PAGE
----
Sinn Fein leader Gerry Adams has said the decision to accept an invitation for Martin McGuinness to meet the Queen was a "very significant step".
Mr McGuinness is to meet the Queen and shake her hand at a charity reception in Belfast on Wednesday.
Mr Adams said it was about "moving beyond rhetoric to reach out" to unionists as a "gesture of respect".
Mr Adams rejected speculation that Sinn Fein did not want the meeting to be photographed or filmed.
"It is a very significant step and I think it may bring us into a different phase, into a new platform which can be built upon," he told the BBC's Sunday Politics.
"It's good in terms of national reconciliation, it's good in terms of conflict resolution, and while there are still elements here who don't engage in talks and stand back from embracing the peace process, I think it perhaps opens the door to them also."
Sinn Fein agreed to the unprecedented meeting with the Queen following a special meeting of the party in Dublin on Friday.
Mr Adams is to brief party members later on Sunday about the decision to accept the invitation.
DUP MP Jeffrey Donaldson said: "It's perhaps long overdue but nevertheless it is a good thing.
"It's part of the process of moving Northern Ireland forward, that we have respect for our traditions, our cultures and identities.
"This visit is very important to the unionist community, but beyond that, there are many people who will welcome the Queen's visit who are not unionist.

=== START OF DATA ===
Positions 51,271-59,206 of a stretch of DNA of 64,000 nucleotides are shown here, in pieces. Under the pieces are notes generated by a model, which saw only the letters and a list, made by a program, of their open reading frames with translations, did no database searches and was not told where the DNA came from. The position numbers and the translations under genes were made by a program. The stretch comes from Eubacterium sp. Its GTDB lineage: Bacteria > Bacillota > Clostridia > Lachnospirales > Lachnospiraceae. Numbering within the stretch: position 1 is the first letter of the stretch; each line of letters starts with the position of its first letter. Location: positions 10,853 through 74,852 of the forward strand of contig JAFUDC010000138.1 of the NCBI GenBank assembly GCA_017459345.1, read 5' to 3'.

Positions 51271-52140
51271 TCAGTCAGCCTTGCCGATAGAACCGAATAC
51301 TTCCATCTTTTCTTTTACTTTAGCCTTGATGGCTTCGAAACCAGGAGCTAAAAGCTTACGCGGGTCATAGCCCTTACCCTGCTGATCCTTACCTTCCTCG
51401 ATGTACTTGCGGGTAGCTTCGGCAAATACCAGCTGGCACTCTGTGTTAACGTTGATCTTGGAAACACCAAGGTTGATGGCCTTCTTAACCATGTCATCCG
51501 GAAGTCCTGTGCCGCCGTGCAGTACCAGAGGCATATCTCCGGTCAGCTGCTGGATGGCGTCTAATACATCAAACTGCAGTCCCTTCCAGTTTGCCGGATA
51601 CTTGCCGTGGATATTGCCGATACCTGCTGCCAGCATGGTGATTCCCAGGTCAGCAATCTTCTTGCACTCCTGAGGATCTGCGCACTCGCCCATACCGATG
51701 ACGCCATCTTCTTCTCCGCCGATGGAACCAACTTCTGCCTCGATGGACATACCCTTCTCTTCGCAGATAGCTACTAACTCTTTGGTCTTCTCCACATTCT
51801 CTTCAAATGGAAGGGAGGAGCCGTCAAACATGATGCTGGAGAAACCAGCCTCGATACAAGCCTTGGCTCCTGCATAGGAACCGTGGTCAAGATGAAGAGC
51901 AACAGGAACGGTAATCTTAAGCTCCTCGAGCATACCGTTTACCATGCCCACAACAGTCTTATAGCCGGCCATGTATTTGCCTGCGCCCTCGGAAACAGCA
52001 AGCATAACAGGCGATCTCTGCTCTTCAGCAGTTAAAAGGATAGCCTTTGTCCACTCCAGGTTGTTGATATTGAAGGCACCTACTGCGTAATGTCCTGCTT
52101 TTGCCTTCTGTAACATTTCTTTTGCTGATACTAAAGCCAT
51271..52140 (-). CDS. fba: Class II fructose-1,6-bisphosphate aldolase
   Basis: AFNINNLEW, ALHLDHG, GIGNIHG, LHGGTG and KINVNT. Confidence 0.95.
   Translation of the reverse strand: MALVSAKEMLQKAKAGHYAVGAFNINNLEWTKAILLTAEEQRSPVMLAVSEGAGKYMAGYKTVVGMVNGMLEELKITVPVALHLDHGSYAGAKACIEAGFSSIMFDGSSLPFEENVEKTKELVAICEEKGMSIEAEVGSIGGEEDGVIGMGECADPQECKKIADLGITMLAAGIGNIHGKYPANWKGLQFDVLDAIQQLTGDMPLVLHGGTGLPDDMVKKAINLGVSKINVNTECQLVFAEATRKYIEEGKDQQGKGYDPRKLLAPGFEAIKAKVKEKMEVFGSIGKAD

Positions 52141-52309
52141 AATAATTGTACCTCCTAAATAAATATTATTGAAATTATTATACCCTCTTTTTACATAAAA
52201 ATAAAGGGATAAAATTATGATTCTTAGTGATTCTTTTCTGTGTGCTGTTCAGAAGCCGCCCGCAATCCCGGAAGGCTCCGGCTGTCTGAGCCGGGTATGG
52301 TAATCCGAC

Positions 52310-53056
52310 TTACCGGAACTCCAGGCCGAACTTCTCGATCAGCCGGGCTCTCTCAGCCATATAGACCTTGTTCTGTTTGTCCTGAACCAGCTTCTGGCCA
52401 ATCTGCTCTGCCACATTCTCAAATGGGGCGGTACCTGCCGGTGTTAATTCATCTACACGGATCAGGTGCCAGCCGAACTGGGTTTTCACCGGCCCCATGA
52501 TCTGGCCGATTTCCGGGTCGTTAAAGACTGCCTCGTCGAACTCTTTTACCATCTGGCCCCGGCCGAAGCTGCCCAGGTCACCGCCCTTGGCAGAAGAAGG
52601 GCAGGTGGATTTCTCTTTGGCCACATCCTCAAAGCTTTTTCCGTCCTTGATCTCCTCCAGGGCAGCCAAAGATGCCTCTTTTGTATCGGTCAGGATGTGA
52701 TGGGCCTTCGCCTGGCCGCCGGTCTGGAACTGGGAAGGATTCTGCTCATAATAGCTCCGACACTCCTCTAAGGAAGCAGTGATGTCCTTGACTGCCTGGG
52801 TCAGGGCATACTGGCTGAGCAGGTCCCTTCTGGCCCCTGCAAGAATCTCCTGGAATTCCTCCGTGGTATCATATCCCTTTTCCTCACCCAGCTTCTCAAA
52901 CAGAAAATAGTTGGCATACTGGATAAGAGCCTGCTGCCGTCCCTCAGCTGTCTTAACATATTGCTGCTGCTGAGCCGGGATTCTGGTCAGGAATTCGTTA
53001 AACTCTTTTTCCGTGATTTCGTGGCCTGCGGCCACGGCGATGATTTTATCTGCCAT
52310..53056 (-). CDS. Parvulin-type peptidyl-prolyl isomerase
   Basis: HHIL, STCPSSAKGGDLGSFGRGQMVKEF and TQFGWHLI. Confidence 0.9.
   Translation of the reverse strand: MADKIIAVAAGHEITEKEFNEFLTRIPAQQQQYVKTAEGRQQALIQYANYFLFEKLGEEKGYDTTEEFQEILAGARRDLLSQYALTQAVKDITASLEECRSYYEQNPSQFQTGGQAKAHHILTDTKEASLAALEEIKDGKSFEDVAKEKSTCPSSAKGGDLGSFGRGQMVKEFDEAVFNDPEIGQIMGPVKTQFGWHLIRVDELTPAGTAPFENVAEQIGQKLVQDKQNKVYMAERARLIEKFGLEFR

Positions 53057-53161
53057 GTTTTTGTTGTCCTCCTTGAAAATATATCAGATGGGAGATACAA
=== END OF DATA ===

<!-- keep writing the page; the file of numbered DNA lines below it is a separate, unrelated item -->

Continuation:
"It's important that Her Majesty feels welcomed in Northern Ireland, it's important that people recognise her position as the head of state and this is progress.
"There will be many victims of IRA terrorism who will find the encounter difficult, but the peace process is about tackling the difficult issues and making the difficult decisions."
Former Northern Ireland First Minister Lord Trimble said the decision to meet the Queen was a natural progression for Sinn Fein.
"The timing's not a surprise; the republicans misjudged the popular reaction to the Queen in the Republic of Ireland during the state visit and I'm sure they wouldn't want to be seen by their electorate as misjudging their reaction to this visit coming up next week," the former UUP leader told Sky News' Murnaghan programme
"So I'm not surprised that it's happening, I'm a little bit surprised at the fuss that they are making about it as if it was a huge deal.
"I'm sure they have known for ages that this was inevitable, and there are still further steps."
Martin McGuinness, a former IRA leader, has been a major figure in the Irish peace process and has been deputy first minister of Northern Ireland for five years.
In the past, Sinn Fein leaders boycotted royal visits to Ireland and the IRA targeted members of the Royal Family.
In 1979, the paramilitary group murdered the Queen's cousin, Lord Mountbatten, while he was on holiday in the Republic of Ireland.
However, following the Queen's highly successful state visit to the Irish Republic last May, there had been mounting speculation that she would meet Sinn Fein.